BBC 6 minute English-How honest are we ?-BBCEnglish_2017

Hello and welcome to 6 Minute English, where we bring you an interesting topic and six items of vocabulary. I’m Neil, and joining me is Rob. Hello there! And today we’ve got six minutes to talk about honesty and how honest people are – particularly when it comes to spending money. So Neil – what’s an ‘honesty box’? Well, it’s where you pay for something by putting money in a box – but it’s up to you to put in the right amount. A small business might use this method to take money for things like parking your car or buying a newspaper because it means you don’t need a sales assistant. But that means people could take a newspaper or park their car without paying anything! An honesty box relies on people being honest. The adjective honest means truthful and not trying to cheat people. And the noun is honesty – the quality of being truthful. Have you ever cheated an honesty box, Rob? Absolutely not! I’ve never have! Honestly? Honestly! And to cheat, by the way, means to trick or deceive someone to get something you want . Honesty is the best policy, as they say… Which of course leads us on to our quiz. Can you tell me which US president said ‘Honesty is the best policy’? Was it… a) Donald Trump
b) Benjamin Franklin or
c) Richard Nixon? Honestly, Neil! Everyone will know the answer to that. But do you know the answer to that, Rob? Well, I’ll have an honest guess. I think it’s b) Benjamin Franklin Well, you might be right, but you might not – we’ll find out at the end. I did like your use of ‘honestly’ there, Rob. We can use the adverb ‘honestly’ at the beginning of a sentence to show that we’re feeling irritated for example when your co-presenter picks a quiz question that’s too easy! OK, OK, let’s move on now and hear from Philip Graves, a psychologist, and author of the book Consumerology , who can tell us about why honesty isn’t always the best policy The question is not ‘Are most consumers honest, the question is ‘Are most people honest?’ – And the answer to that is ‘no’. We have evolved with the capacity to be dishonest. It’s part of our evolutionary psychological make up because if we can gain an advantage over the people around us, we have a greater chance of surviving. Now what’s important in that is that we also benefited from being in a social group and that was important in our evolutionary past so there is a balance to strike between the extent to which we can feather our own next, so to speak, and the risk of being ostracised by the group. A consumer is a person who buys things or services – for example, food or clothes. Or the use of a parking space – or a taxi. Now, if I park my car and don’t pay for the parking space, I’m being dishonest, but I’m also saving money. And Philip Graves says being dishonest is part of our ‘psychological make up’. What does that mean? Our psychological make up is the way the human mind works – the way we think. And it makes sense to be dishonest if you gain an advantage through this behaviour. So when you take something without paying for it,you save money you can spend on something else. So why do we place such importance on being honest then? – If we benefit from being dishonest? Because it’s selfish behaviour – which other members of our social group won’t like. If everybody acted selfishly and dishonestly all the time,the world would be a very unpleasant place! Selfish – meaning only caring about yourself and not about other people. That’s a good point, Rob. Yes, societies work better if people behave co-operatively – which means working together towards shared goals. So honesty really is the best policy then – at least most of the time! And now it’s time for me to reveal which US President said that. What do you think, Rob? OK. Was it Benjamin Franklin? And that was… the right answer! Maybe the question was too easy! Benjamin Franklin wrote it in a book of proverbs called Poor Richard’s Almanac between 1732 and 1758. Other famous quotes include ‘There are no pains without gains’ and ‘Have you something to do tomorrow? Do it today.’ OK let’s follow Franklin’s wise words and move right ahead with the vocabulary items we learned today. First up was the adjective honest – meaning truthful and not trying to cheat people – For example, ‘Neil has a very honest face’. OK, then there’s … um …. honesty and honestly… the noun and adverb forms. For example, erm…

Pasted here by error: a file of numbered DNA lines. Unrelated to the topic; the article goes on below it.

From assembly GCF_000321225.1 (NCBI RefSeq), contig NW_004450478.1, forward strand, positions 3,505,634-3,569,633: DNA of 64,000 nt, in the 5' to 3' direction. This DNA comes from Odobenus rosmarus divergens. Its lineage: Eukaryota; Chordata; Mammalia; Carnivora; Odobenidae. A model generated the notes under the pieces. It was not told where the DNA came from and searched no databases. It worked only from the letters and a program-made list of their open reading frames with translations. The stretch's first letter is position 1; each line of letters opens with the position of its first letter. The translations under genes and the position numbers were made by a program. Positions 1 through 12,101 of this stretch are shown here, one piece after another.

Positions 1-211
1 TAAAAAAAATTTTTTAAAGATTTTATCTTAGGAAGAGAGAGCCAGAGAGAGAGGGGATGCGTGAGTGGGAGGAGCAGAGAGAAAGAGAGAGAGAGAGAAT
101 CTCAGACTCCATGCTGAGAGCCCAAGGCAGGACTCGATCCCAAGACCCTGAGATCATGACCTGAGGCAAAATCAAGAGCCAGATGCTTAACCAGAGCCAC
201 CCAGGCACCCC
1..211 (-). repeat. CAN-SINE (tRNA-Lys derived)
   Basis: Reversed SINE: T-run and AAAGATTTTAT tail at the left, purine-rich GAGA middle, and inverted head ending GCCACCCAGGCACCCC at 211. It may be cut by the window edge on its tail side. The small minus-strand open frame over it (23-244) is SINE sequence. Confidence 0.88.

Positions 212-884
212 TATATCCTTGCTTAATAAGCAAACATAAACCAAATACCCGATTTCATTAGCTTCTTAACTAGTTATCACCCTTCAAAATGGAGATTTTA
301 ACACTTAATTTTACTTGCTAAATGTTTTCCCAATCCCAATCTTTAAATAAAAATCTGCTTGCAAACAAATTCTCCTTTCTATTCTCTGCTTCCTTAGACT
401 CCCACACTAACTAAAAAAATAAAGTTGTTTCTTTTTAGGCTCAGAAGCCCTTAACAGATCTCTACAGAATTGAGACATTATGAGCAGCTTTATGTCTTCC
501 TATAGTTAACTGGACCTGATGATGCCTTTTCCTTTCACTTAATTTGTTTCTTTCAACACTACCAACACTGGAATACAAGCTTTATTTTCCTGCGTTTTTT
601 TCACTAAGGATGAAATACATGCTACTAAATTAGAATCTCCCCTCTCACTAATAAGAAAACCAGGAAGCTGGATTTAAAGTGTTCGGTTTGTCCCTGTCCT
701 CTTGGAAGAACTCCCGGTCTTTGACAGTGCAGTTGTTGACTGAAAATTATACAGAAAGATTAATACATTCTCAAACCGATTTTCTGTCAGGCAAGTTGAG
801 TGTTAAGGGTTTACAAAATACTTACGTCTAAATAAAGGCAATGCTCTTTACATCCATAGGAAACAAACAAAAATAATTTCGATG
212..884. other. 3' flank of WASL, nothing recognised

Honestly, Rob, hurry up and do the second item! OK, OK, I’m getting there! To cheat – means to behave dishonestly to get what you want. My granny always used to cheat in card games. It was so annoying! And I always used to cheat in spelling tests at school! How dishonest, Rob! OK, number three. Consumer – a person who buys goods or services for their own personal use. For example, ‘I am a big consumer of chocolate bars’. That’s terrible English, Rob! How about – ‘We asked UK consumers how much money they spent on food every month’? OK, I agree that’s a better example. Anyway, I never consume chocolate. Number four! Psychological make up – the way our minds work. The way we think. For example, ‘He had the psychological make up of a serial killer…’ That’s nasty! Moving on – selfish – caring only about yourself and not other people You only made yourself a cup of tea – that was a selfish thing to do! What??? It was just an example. You’re not selfish, Neil. You’re actually the most co-operative person I know – you’re happy to work with others towards a common goal. Not selfish then? Never selfish. Always co-operative… And honest too. Great. Now, I honestly recommend that listeners visit our Facebook, Twitter, Instagram and YouTube pages. You can co-operate with other learners in your common goal of improving your English! Bye-bye!

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